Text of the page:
In a surprise move, the central bank of Turkey has ignored the wishes of President Recep Tayyip Erdo?an and opted to raise the country’s central interest rate from 17.5% to 24%, immediately boosting the Turkish lira.

With the aim of regaining some control over Turkey’s spiraling inflation and weakening currency on the international market, the central bank chose to follow pressures from overseas investors to stop the heavy selling-off of the lira.

This move went against the intentions of Erdo?an, who has said in the past that interest rates are just an “instrument for exploitation” and should not be a measure of tapering inflation. When the crisis broke in the last couple of months, he encouraged his citizens to sell off their foreign currencies to stimulate the lira, but the central bank apparently felt that more direct action was necessary.

The interest rate increase will hopefully allow Turkey to avoid any need for a bailout from the International Monetary Fund (IMF). A number of countries, including Argentina, have already had to ask for help to prop up their economies this year,

These struggling countries are typically solely emerging markets that are trying to cope in the face of a strong dollar and bearish investors who want to shore up their funds as worldwide volatility increases.

South Africa, Indonesia and Mexico have all been discussing options with the IMF to find methods to keep their economies flowing. Argentina has found itself struggling so much that it has asked the IMF to speed up the payment of any bailout funds so that it can rectify its economy.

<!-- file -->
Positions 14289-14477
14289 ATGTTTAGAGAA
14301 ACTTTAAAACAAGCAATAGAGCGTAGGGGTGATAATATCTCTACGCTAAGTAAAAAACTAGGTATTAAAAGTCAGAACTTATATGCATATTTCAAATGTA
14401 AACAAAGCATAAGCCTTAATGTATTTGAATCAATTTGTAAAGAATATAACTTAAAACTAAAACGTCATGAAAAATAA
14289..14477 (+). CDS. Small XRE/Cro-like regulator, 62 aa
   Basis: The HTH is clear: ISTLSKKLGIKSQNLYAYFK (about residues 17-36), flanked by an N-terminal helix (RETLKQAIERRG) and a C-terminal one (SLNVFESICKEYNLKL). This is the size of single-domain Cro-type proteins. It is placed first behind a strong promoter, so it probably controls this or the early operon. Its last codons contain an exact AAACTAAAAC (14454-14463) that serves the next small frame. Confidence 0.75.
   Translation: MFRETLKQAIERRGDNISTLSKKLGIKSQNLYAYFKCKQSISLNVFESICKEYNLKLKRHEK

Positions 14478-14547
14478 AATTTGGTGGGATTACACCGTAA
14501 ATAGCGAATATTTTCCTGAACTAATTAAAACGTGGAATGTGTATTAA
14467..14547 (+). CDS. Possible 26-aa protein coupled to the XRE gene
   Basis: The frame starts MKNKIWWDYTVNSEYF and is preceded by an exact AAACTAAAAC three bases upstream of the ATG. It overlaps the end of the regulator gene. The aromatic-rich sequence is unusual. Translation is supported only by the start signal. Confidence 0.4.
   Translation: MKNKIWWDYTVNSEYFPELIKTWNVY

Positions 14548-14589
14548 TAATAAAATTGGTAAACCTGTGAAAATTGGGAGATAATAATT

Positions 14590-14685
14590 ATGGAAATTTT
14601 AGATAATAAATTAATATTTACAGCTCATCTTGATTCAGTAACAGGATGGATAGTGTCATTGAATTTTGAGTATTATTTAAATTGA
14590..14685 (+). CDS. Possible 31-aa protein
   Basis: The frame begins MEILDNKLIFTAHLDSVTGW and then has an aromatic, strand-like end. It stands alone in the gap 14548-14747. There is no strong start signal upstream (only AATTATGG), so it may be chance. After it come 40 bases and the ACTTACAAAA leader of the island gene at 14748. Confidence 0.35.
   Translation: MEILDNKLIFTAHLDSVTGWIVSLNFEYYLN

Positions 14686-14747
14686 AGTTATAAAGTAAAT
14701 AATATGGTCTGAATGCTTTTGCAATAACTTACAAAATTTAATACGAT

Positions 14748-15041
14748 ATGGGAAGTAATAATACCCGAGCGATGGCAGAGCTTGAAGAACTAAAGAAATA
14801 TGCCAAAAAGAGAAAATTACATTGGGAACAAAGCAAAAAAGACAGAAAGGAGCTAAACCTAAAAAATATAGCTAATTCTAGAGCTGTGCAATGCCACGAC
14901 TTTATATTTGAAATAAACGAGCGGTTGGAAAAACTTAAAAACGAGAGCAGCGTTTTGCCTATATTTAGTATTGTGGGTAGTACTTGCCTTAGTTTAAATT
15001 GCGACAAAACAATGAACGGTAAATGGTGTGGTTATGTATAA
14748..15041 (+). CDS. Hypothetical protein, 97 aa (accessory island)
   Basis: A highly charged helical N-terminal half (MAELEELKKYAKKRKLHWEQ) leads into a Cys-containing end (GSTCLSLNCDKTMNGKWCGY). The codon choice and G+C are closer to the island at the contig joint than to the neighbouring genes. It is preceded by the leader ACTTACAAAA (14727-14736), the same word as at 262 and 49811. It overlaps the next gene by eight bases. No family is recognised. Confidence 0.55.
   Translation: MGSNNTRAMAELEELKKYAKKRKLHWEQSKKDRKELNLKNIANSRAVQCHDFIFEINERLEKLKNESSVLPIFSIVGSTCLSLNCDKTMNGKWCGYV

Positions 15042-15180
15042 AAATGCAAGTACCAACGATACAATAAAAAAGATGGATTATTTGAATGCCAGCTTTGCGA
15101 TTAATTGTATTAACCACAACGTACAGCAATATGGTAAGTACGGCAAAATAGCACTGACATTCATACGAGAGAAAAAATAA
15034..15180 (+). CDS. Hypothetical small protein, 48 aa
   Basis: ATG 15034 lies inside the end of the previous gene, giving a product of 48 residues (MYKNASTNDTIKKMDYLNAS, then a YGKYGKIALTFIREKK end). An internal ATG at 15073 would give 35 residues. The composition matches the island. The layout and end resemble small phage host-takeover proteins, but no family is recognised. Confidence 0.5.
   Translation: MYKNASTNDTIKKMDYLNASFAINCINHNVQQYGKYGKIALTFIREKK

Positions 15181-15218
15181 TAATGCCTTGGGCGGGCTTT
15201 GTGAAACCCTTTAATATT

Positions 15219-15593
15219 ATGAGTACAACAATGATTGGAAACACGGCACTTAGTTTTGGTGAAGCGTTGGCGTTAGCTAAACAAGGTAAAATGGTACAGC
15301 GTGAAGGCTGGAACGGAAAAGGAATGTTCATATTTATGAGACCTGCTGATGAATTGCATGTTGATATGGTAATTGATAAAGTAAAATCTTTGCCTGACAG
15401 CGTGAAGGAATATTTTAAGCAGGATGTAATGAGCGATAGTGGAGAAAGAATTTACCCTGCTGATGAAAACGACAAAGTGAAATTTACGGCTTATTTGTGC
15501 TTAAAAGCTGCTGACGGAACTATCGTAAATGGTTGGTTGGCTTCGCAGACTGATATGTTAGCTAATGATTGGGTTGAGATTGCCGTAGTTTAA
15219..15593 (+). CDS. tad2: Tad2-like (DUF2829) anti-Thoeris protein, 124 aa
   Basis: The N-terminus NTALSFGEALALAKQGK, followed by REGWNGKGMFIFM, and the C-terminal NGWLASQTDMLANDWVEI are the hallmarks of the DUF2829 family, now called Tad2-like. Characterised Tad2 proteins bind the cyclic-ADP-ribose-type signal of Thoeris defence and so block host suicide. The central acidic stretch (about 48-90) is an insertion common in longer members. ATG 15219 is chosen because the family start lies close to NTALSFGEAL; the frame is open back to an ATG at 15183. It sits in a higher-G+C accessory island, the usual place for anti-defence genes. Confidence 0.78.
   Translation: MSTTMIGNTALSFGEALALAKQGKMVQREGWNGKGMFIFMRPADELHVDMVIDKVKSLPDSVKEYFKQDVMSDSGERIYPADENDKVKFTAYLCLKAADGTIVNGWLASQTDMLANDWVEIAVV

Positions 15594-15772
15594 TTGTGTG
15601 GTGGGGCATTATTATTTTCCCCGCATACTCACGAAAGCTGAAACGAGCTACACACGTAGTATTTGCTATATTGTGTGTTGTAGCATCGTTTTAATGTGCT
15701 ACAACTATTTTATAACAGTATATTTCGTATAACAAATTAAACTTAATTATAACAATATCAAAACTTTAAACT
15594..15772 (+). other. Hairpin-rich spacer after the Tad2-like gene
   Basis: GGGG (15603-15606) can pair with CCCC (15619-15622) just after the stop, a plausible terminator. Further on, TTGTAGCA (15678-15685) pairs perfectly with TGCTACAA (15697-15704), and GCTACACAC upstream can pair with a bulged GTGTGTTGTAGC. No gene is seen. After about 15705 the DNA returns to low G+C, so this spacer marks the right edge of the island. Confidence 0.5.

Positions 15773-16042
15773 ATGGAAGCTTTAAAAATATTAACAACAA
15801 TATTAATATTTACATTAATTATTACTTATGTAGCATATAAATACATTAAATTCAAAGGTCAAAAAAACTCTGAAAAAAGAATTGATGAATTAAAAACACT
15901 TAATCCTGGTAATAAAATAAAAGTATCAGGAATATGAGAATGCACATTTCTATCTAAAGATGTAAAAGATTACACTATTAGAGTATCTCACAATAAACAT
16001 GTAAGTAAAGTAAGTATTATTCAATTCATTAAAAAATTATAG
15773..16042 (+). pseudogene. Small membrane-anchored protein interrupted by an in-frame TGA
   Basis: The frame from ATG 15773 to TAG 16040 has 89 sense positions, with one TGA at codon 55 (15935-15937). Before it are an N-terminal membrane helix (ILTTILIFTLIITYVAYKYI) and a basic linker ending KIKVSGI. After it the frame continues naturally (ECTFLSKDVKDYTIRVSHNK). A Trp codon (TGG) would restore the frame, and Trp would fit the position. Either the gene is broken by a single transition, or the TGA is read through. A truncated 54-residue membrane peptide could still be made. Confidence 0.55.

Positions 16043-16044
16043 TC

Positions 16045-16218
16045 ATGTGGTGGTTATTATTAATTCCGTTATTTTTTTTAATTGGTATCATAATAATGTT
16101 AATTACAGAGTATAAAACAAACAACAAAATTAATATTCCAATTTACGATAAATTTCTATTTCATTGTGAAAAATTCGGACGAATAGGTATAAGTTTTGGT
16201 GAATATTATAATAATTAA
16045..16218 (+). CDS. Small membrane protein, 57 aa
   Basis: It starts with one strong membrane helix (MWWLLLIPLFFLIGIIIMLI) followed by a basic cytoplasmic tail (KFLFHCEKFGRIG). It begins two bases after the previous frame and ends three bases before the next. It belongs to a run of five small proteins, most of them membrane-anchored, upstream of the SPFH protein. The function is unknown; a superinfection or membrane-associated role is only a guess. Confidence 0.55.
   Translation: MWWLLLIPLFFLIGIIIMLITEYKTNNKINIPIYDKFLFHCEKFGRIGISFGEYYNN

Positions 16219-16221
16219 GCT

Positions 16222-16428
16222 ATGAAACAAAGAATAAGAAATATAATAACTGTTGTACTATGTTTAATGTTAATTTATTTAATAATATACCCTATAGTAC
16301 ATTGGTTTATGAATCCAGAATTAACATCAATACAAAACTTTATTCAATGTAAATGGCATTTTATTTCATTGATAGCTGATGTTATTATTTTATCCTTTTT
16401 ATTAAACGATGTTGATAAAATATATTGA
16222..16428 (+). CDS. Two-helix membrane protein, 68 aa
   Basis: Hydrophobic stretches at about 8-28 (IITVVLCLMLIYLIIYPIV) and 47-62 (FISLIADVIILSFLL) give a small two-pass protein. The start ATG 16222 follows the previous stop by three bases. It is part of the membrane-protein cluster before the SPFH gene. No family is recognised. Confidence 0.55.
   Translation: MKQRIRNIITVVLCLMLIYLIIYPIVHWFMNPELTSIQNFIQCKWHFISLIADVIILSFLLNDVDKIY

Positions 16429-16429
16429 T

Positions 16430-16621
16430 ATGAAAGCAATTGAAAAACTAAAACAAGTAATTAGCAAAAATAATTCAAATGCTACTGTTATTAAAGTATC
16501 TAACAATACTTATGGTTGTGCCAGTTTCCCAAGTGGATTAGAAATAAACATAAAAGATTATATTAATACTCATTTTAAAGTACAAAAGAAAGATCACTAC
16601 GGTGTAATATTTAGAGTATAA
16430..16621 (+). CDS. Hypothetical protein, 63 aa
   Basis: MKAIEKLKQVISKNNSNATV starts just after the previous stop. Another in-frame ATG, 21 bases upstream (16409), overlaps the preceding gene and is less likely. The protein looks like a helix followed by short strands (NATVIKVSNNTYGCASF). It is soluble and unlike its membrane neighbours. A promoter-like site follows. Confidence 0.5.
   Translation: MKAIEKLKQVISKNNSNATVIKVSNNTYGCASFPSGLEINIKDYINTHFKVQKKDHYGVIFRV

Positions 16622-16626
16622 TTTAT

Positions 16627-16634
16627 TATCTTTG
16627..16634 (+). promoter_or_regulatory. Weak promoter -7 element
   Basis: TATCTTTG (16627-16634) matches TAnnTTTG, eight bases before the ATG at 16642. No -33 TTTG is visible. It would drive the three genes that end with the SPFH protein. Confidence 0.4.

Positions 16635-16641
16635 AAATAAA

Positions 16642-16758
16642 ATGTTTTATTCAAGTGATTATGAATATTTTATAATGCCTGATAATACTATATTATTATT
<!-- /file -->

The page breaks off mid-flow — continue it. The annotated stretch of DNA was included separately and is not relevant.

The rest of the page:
Most of these countries are indebted to borrowed funds from foreign currencies, which have enabled faster growth. However, this has also meant that they have serious holes to fill when investors seek shelter from market disruptions.

Ongoing trade wars between the US and China appear to have started much of the trend. Protectionist measures on both sides lead to a range of tariff knock-on effects destabilizing various countries that relied on trade routes that did not come with the extra fees now in place.

Yesterday, the Turkish lira bounced 3% against the US dollar upon the central bank’s news, reaching $6.16. However, the central bank also announced that Turkey’s inflation had reached a 15-year high of 18%. This mandated an interest rate rise of some form, as investors otherwise had no reason to put their money into the economy. The rate of inflation would have been higher than the return that investors would get on interest.

The small rise of the lira this week has done little overall to overturn its struggles against the dollar, and it is already down 39% this year.

Investors have been concerned about Turkey, formerly seen as financially stable, following its elections earlier this year. The re-election of Erdo?an came with increased controls on power as he named his son-in-law the country’s finance leader. Rumors of nepotism spooked investors, and tensions between Turkey and the US became more strained following Turkey’s refusal to release a jailed US pastor.

The diplomatic spat spilled over into the economy, as US President Donald Trump reacted by doubling tariffs on steel and aluminum imported into Turkey. A decree on Thursday from Erdo?an has since banned the purchase of foreign currency.